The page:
Zeroing in on the Big Picture: Outlining Purpose to Engage Employees
By Candace Coleman, CultureWise Content Manager
Most people can be reasonably content with their jobs by producing quality work. It’s gratifying to do a job well and know that coworkers and customers rely on them, especially if their work environment is relatively positive. But over the long haul, people need more than self-satisfaction to motivate them.
We all long to be a part of something meaningful and know that our contributions count.
The pandemic prompted everyone to reevaluate their priorities, and many found they weren’t fulfilled by simply performing good work. Researchers at McKinsey report that 70 percent of employees say their sense of purpose is defined by what they do for a living. Consequently, one of the primary reasons behind the attrition trend over the past few years has been people seeking more meaningful jobs.
Interestingly, these workers’ exits may have had more to do with their perception of their former jobs, not the jobs themselves. Many employees left because company leaders failed to clarify the big picture for them and their vital role in organizational success. Employers need to help meet this need or be prepared to lose talent to companies that will.
But beyond curtailing attrition, helping workers derive meaning from their jobs translates to higher performance across the board. It also strengthens employee engagement and morale. Prioritizing and correlating purpose for the company and its staff is a powerful win-win strategy.
The Why, How, and What of a Job
Dr. Sheila Margolis, author and organizational culture consultant, says that people must see the big picture to appreciate and find meaning in their daily work. She notes,
“If a bricklayer only sees his work as the task of laying bricks—without an understanding of the bigger picture—he might not see the future contribution that the new construction will offer. By seeing the organization from a broader perspective, employees can focus on outcomes that make a difference.”
Dr. Margolis encourages leaders to share and help align people’s roles with the big picture.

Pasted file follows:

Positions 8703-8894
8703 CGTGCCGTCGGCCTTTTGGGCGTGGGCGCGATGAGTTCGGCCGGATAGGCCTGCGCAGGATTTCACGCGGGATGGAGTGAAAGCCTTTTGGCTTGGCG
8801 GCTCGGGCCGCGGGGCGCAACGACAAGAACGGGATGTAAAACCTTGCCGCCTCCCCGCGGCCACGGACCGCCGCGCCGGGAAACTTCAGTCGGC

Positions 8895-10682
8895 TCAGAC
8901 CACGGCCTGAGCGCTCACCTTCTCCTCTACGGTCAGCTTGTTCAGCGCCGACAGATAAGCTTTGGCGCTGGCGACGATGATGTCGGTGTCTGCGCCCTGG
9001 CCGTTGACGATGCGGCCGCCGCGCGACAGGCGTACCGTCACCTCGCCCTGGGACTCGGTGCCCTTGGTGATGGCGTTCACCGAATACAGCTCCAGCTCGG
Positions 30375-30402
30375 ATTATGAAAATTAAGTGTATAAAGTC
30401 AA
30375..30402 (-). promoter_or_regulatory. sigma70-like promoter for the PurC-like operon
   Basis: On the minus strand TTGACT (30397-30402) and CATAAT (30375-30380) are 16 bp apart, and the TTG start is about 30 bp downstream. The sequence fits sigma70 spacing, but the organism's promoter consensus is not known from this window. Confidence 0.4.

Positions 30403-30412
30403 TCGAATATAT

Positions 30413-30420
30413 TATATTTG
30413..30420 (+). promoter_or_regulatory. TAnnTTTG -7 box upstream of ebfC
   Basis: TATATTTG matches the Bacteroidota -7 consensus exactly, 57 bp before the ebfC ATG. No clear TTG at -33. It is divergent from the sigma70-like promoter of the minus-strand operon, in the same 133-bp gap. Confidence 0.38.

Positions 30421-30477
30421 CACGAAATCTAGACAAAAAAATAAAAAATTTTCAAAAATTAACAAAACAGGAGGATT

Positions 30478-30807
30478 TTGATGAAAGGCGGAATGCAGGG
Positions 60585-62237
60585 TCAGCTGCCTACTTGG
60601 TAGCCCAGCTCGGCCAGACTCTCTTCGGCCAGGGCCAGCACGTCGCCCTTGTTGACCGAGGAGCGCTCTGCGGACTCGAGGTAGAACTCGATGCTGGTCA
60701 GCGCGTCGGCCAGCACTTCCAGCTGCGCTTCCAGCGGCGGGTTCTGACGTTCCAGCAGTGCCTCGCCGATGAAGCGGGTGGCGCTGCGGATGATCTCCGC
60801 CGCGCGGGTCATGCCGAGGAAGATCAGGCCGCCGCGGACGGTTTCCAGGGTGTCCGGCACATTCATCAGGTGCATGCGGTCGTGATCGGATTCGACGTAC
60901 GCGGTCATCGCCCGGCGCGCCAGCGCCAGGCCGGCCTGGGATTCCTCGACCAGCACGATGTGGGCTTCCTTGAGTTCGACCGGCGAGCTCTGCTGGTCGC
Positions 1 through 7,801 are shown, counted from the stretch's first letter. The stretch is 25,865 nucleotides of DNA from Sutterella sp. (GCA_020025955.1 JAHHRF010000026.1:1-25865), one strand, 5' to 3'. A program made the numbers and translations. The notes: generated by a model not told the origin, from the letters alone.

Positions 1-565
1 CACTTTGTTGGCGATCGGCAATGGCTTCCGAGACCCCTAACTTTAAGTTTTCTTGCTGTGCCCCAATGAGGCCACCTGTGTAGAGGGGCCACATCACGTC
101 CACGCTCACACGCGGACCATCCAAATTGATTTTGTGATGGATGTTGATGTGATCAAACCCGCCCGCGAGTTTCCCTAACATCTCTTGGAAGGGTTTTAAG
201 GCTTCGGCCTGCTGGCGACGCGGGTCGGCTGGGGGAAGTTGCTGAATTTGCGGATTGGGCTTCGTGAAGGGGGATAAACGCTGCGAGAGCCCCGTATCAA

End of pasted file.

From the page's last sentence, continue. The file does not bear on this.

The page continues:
“When you target the basics of the organization and the basics of the human spirit, it yields a surprising, positive impact.”
She suggests leaders frame the “Why,” “How,” and “What” of the organization to help their people understand the big-picture view.
Dr. Margolis defines an organization’s purpose as its “Why.” Purpose is the contribution to society that the business and its staff make through their collective work. She says leaders should help employees feel like they are integral to an important shared cause.
Acclaimed speaker and author of Your Extraordinary Why Brett Pyle agrees and notes:
“Without purpose, you're never truly satisfied. With purpose, you are focused, engaged, productive, and fulfilled. When each team member knows their unique personal purpose and connects it to the why of their organization, they're ‘All In’–enthusiastically committed to a meaningful cause greater than themselves.”
Dr. Margolis says an organization’s guiding principles define its “How.”
“The ‘How’ creates the mindset that influences attitudes, drives behavior, and thus, characterizes the organization and its members.”
She identifies three layers of an organization’s “How”:
- Its distinctive values
Margolis likens this layer to the philosophy or character of the organization. She explains, “It was the way things were at the beginning and still are today. If this philosophy ever changed, the organization would feel like a different place.”
- Its strategic priorities
This layer comprises values that enable the organization to achieve its vision and goals. Margolis suggests that leaders define the standards or behaviors that guide how employees should work that will help the organization thrive.
- Its universal priorities
Margolis says this layer consists of five qualities that create a culture of motivated employees: